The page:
Skip to content

H&G It Yourself: Elegant Mix and Match Kitchen Ideas

In 2024 and beyond, try mix and matched furnishings and designs for a unique kitchen design

Bookmark article to read later

By House & Garden | June 24, 2024 | Kitchen

We're making a case for mismatched kitchens, freestanding kitchens and doing things in a different way.

There are some rooms that grace the pages of House & Garden that leave their mark and convince us we should be changing the way we do things. One such are the mismatched kitchens, which are memorable for so many reasons. With examples like a dresser from John Cornall Antiques stands next to an Aga from John Wray Country Stoves; a sideboard peppered with lamps and cooking paraphernalia provides storage, as do the open shelves above. All of this sounds fairly standard: you've got an oven, somewhere to prepare food and somewhere to store things – so why are we making a fuss? The very striking thing about this kitchen is that none of it matches.

Metallic cladding on the kitchen island and terrazzo floors all engage the senses, while the furniture and objets d’art have been chosen to further stimulate with bold colour. Photography by Greg Cox.

This doesn't sound too groundbreaking, however the norm that we are used to seeing is kitchens full of matching joinery, with rows of the same cabinets on the top and the bottom. It's become the default mode for any new kitchen, but it is refreshing to see something that challenges the status quo. Look a little deeper and you will find that many interior designers come out against fitted kitchens, as the top cabinets can feel heavy and make a space seem smaller. “Don’t have a totally fitted kitchen,” says designer Gavin Houghton. “Put all the ready-made cupboards below the work surface then add freestanding antique or vintage cupboards, dressers, or chests of drawers. It makes the space feel like a charming room."

In the kitchen of this Australian home, mix and match wall colours play with different surface colours and materials. Photography by Prue Ruscoe/

This Hout Bay villa project by Trevyn McGown of the Guild Group provides particularly desirable examples: The kitchens is a collection of freestanding units and as such, are always full of charm and character. They look completely unique each time and he says "we would never fill our living rooms with pieces from the same shop. So why not the same for kitchens?”

A matching kitchen is a modern invention, and in the past they were all made up of various sideboards, dressers and cookers, none of them necessarily from the same period or made from the same material. This is evident in the kitchens of French and Italian holiday houses that haven't been modernised, and the French country kitchen is an emblem of style. As for what to choose, Toby Lorford of Lorford's antiques suggests that “oversized cabinetry, antique shop counters, pharmacy display pieces and drapers’ tables can all be perfect alternatives to built-in storage or island units”.

A colourful kitchen designed by Hubert Zandberg exemplifies mixing different surface styles, shades of a similar colour, and seating options. Image: Supplied.

Aldridge & Supple insist that a delicate balance between freestanding and fitted furniture should also be struck when it comes to a kitchen, agreeing that it's best not too “install too much built-in joinery.” Instead, they believe one should “take joy in finding unique, reasonably priced antique storage solutions. Discovering a lovely old sideboard to use in your kitchen is often a cost-saving solution and a lifetime piece that you can take with you.”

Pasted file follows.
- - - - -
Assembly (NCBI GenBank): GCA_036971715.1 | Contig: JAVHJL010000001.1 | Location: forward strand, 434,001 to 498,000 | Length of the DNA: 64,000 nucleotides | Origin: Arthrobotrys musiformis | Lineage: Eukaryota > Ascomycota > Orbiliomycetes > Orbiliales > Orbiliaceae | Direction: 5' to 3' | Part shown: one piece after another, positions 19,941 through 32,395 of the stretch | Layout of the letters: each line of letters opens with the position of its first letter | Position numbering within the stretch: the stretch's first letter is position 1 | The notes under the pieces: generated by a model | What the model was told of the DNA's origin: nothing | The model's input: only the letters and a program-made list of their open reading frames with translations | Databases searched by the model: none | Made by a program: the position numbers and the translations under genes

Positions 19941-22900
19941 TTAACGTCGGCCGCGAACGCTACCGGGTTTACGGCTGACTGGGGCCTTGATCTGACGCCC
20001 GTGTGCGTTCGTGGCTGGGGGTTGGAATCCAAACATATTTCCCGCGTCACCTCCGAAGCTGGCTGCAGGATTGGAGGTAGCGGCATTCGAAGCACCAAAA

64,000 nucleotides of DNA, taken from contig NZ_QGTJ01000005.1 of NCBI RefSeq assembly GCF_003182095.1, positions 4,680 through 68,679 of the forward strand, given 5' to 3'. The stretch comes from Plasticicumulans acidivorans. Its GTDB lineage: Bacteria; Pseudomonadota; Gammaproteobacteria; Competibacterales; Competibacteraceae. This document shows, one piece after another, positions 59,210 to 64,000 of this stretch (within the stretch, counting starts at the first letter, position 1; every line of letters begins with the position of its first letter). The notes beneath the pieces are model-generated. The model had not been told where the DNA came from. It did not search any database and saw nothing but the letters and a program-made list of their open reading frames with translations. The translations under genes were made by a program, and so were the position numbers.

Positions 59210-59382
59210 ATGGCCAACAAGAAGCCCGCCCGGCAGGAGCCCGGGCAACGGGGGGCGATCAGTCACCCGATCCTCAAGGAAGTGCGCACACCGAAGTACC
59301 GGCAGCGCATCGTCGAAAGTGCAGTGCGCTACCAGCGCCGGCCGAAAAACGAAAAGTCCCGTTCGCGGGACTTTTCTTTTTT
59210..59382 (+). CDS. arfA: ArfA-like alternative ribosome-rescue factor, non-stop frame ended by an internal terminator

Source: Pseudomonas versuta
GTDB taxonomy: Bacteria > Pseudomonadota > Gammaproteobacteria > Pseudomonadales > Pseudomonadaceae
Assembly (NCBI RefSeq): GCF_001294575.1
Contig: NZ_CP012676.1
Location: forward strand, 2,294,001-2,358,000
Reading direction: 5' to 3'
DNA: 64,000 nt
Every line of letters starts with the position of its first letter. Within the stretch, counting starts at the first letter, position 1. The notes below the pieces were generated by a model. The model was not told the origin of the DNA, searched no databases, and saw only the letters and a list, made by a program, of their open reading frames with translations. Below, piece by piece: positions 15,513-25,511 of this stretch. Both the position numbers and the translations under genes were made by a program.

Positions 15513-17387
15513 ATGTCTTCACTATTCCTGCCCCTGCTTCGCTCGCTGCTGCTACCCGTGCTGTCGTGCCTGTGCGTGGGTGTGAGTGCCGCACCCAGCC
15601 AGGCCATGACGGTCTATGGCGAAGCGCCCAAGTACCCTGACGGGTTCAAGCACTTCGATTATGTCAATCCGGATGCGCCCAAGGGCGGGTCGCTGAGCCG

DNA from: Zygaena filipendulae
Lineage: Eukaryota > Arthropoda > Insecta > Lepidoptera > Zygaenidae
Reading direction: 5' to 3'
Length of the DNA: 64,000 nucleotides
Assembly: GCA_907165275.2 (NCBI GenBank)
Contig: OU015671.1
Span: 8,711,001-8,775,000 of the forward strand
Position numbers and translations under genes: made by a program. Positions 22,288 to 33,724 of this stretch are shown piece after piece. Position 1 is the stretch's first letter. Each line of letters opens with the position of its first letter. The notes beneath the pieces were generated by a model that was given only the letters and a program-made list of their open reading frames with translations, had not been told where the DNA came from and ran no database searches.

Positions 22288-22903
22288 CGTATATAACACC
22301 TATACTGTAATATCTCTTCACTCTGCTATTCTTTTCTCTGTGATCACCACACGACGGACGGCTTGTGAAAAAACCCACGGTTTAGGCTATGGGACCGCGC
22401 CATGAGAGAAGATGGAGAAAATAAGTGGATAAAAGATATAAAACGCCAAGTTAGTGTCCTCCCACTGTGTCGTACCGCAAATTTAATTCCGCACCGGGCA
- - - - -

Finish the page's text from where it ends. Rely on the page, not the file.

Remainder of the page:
A kitchen by Rowen and Wren where modern cabinetry and appliances mingle with vintage-style woodwork and playful art. Image courtesy of Rowen & Wren.

Don't feel that every finish in your house has to match. It is often better if they don’t. A hierarchy of finishes works well if one is the focal point and others complement it. Steer away from anything too shiny - an aged, brushed or satin brass finish tends to sit together quite nicely, as do the warmer undertones of nickel.”

In essence, a kitchen is a utilitarian space, designed to be as efficient as possible. That's why we've ended up with so many cabinets, as well all need places to store the appliances, crockery and various clutter that comes with a kitchen. But as Lucinda Griffiths rightly states, “a purely utilitarian space feels cold and unloved” and there is simply no need for it to be so.

Mismatched seating is an approachable way to add play to your kitchen and dining room. Image courtesy of Rowen & Wren.

A mish mash of pieces is both more interesting, more characterful and often, more cost effective. Not just that, but there's a sustainable element that comes with adding antique pieces instead of buying a whole brand new kitchen. As Benedict Foley so brilliantly puts it, “A pleasing dresser, sometimes hundreds of years old, will still do exactly what it was designed for, housing ceramics and oddments of whatever period you favour. And when you move, rather than abandoning your investment to the whims of someone else's taste, you can take your kitchen with you in the same way you would your paintings and furniture”. Need we say more?

This story was adapted from our sister site House & Garden UK